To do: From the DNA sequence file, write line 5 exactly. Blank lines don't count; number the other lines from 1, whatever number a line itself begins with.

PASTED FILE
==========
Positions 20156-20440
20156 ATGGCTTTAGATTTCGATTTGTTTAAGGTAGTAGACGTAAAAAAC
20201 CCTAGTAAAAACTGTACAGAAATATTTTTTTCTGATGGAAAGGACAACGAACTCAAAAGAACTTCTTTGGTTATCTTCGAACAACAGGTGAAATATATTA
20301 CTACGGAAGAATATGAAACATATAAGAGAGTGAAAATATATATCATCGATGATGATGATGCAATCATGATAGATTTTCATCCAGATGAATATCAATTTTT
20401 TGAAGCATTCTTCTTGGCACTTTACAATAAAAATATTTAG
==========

20401 TGAAGCATTCTTCTTGGCACTTTACAATAAAAATATTTAG